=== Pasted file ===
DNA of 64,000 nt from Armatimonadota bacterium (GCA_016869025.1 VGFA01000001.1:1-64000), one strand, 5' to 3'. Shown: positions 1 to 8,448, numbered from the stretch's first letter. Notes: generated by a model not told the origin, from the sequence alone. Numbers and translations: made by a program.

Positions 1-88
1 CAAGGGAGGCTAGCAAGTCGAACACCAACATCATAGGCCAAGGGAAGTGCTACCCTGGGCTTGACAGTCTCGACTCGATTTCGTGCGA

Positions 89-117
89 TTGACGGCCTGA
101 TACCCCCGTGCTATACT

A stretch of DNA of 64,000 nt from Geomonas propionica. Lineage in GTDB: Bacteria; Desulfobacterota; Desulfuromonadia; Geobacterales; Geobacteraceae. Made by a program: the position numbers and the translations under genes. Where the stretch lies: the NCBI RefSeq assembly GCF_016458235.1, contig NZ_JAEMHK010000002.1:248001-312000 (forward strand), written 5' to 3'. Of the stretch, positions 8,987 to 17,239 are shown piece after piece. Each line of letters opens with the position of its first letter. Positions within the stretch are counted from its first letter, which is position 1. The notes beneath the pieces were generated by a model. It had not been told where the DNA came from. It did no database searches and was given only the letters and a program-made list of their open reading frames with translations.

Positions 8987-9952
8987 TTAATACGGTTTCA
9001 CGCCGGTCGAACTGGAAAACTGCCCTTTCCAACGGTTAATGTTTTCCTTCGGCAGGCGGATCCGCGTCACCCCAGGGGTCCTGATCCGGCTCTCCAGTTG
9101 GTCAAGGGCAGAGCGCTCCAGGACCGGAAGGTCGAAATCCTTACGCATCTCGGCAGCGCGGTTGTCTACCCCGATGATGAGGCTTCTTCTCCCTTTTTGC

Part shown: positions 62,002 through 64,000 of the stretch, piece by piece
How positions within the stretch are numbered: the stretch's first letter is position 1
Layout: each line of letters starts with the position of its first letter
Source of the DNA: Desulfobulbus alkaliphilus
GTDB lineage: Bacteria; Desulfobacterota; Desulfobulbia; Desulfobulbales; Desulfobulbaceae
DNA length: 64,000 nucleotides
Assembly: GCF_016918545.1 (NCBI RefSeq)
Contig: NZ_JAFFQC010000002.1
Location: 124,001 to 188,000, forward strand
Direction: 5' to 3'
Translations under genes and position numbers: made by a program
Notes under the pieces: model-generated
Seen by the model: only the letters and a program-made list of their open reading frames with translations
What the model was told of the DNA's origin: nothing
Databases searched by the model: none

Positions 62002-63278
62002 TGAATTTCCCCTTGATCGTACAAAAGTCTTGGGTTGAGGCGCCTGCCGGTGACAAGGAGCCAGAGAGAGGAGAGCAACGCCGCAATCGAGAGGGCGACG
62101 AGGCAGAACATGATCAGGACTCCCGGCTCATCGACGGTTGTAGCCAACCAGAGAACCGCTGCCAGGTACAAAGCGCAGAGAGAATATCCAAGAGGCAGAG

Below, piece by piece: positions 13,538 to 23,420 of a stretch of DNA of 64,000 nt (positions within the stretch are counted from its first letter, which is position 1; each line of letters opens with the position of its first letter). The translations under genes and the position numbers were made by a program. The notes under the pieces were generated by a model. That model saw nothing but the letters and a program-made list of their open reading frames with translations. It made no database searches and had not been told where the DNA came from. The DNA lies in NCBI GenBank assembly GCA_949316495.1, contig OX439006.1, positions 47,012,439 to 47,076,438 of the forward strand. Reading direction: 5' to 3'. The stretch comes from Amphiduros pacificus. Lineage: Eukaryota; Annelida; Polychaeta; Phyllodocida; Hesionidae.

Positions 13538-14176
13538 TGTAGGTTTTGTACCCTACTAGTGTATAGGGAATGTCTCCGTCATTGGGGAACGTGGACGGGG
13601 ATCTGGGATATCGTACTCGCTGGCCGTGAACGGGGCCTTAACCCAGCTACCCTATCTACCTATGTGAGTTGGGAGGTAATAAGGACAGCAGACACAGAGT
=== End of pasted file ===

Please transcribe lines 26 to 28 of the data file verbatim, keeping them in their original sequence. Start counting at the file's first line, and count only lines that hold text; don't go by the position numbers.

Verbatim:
Databases searched by the model: none

Positions 62002-63278
62002 TGAATTTCCCCTTGATCGTACAAAAGTCTTGGGTTGAGGCGCCTGCCGGTGACAAGGAGCCAGAGAGAGGAGAGCAACGCCGCAATCGAGAGGGCGACG